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Bar Journal - June 1, 2000

Common Themes: Future Challenges & Opportunities for Legal Services for the Poor & the Whole Legal Profession



With the unwavering support of the private bar and the judiciary, New Hampshire's legal services system strives to bring to life our profession's highest goal, "equal justice under law." From the crucible of multiple funding crises and political attacks, we have forged an enduring and multi-faceted system to provide access to justice to the most poor and vulnerable among us. From our trial by fire over the past five years in particular, we have also learned lessons that may be useful to our colleagues across our profession as we all face the future together.

During those same five years the rest of the profession has likewise been faced with waves of technological and economic change. After providing a brief introductory look at the history and current structure of legal services for the poor in New Hampshire, this article will discuss a collection of ideas that can help legal services and our profession survive and thrive in the tumultuous times to come.


In the past quarter century, operating on a shoestring, New Hampshire's legal services programs have helped our state's and needy citizens with legal problems that threatened their shelter, health care, and subsistence income, as well as their safety and dignity. Staff lawyers and paralegals, together with many hundreds of volunteers from the private bar, have handled tens of thousands of individual cases for disabled children, domestic violence victims, factory workers laid off in the midst of recession, elderly homeowners, nursing home residents and their spouses, the homeless, and other desperate and vulnerable citizens of our state.

Since 1971 New Hampshire Legal Assistance (NHLA) has provided the backbone of this effort, with community law offices across the state. For more than twenty years, the New Hampshire Bar Association's Pro Bono Program has been a national model by harnessing the remarkable commitment of the legal profession in our state to equal justice. Beginning in 1996 the Legal Advice & Referral Center has screened cases for Pro Bono and NHLA, while providing advice over the telephone to thousands of poor people from across the state.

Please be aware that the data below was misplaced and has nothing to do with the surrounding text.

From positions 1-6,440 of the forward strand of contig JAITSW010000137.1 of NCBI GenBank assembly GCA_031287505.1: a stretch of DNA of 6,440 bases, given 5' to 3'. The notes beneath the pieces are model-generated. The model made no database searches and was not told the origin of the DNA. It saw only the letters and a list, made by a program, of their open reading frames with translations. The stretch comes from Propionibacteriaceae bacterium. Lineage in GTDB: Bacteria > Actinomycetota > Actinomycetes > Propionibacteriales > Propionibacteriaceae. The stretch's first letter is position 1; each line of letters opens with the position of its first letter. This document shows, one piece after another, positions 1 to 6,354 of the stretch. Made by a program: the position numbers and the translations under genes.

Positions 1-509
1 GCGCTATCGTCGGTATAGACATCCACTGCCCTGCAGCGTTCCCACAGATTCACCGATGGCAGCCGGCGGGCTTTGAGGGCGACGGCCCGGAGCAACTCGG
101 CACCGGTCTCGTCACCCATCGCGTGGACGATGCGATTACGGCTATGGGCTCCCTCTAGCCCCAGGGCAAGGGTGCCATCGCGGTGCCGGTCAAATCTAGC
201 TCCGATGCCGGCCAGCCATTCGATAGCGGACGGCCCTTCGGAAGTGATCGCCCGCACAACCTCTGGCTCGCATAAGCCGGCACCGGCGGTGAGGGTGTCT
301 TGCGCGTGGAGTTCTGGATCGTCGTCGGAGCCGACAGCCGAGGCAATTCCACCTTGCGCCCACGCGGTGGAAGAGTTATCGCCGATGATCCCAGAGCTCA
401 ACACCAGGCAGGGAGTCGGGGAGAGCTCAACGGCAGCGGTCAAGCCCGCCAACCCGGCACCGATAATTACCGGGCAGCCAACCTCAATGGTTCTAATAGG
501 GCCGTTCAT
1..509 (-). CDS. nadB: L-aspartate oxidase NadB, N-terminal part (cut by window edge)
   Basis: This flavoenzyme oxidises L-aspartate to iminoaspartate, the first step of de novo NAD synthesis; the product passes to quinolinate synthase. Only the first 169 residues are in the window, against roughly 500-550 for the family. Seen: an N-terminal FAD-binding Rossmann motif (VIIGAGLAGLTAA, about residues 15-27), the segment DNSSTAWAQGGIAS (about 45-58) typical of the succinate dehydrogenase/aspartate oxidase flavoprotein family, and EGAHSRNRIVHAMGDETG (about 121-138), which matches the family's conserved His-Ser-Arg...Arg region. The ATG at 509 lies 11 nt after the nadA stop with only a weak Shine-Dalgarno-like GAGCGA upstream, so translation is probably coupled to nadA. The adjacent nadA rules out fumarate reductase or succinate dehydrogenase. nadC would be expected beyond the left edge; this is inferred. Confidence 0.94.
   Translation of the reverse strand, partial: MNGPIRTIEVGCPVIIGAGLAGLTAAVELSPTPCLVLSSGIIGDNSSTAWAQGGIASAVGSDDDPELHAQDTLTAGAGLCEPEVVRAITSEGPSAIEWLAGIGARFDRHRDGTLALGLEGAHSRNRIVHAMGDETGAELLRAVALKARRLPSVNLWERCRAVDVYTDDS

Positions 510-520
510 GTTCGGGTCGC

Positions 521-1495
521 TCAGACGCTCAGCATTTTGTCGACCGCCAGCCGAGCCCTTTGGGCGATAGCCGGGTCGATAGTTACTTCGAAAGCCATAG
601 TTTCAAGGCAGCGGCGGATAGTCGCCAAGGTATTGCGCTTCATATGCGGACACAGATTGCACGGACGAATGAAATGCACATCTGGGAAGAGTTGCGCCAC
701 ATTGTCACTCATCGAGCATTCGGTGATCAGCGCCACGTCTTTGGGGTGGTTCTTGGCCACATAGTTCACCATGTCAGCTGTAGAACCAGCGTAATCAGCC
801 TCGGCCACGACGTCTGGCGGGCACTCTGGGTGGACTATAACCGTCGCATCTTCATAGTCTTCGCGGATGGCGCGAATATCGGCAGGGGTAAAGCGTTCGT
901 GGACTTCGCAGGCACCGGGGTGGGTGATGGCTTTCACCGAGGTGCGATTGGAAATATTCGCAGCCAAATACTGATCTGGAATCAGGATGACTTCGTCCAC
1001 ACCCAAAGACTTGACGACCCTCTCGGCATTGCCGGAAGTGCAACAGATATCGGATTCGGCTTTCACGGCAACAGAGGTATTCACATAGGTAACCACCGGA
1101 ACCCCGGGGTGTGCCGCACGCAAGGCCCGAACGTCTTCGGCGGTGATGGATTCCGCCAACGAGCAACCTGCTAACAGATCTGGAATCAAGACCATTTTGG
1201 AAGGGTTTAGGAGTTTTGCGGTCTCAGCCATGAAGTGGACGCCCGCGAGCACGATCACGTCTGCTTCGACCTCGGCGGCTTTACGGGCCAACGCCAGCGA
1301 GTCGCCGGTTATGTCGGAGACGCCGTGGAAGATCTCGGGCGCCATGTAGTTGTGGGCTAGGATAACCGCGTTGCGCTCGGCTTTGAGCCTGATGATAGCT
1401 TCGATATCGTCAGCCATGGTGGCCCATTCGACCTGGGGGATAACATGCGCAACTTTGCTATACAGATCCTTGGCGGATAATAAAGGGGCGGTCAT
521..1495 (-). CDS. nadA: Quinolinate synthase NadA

Our legal services system has also made our poor and elderly clients' voices heard on many of the major issues that have dominated public policy debate in this state. NHLA brought the lawsuit that led to the closing of the Laconia State School and eventually catapulted New Hampshire from a position of shame to the role of national model in the de-institutionalization of the developmentally disabled. Our housing lawyers have successfully challenged exclusionary zoning, helped protect and create affordable housing across the state, and forged new statutory protections for tenants in the courts and in the Legislature.

In a recent case, working with a group of volunteer private attorneys on behalf of the elderly widows and widowers of Medicaid recipients, we successfully challenged the State's unlawful Medicaid collection practices in a case that may result in as much as $30 million in relief for our clients.

As welfare reform has unfolded nationally, our advocacy in the Legislature and with successive administrations has resulted in a welfare reform program in New Hampshire that is aimed at clearing away obstacles to gainful employment for our clients, instead of isolating and stigmatizing them as welfare recipients.

In the new world of electric and telephone deregulation, our advocates at the Public Utility Commission and in the Legislature have shaped statutory and regulatory protections for low-income consumers that are a creative blend of long-standing rules that were in danger of being swept away and innovations that will preserve access to these basic services.

Our legal services system has a reputation for high quality advocacy, both in individual cases and larger efforts, that continues to bring us referrals from lawyers, judges, and other social service providers across the state, who have come to expect that we will step in to seek justice for the poor and elderly. We have achieved this record in the face of a relentless series of political and legal attacks aimed at ending our very existence or eviscerating our power to be effective advocates. This long term trial-by-fire has taught us well that we must be creative and adaptable, and indeed, daring, in order to survive unfettered in our ability to be advocates for our otherwise voiceless clients.


The overarching theme of the last five years of legal services' history is collaboration. The resources of three main legal services programs in New Hampshire, even in the aggregate, are very modest at best, less than one-third the size of the larger law firms in the state. We cannot afford to waste any time or effort that could possibly be saved by collaboration. In the past three years we have worked together in a number of important areas, including technology, staff training, and allocation of funding. Instead of each program doing separate staff training, especially for new staff, we work together to prepare training sessions and materials that are useful to all of our programs and other interested people in New Hampshire. Our programs have taken a common approach to technology, deciding together what software to use to create our client databases, keep track of funding, and employ for staff timekeeping. We have also made a number of joint approaches to funders for technology support and other needs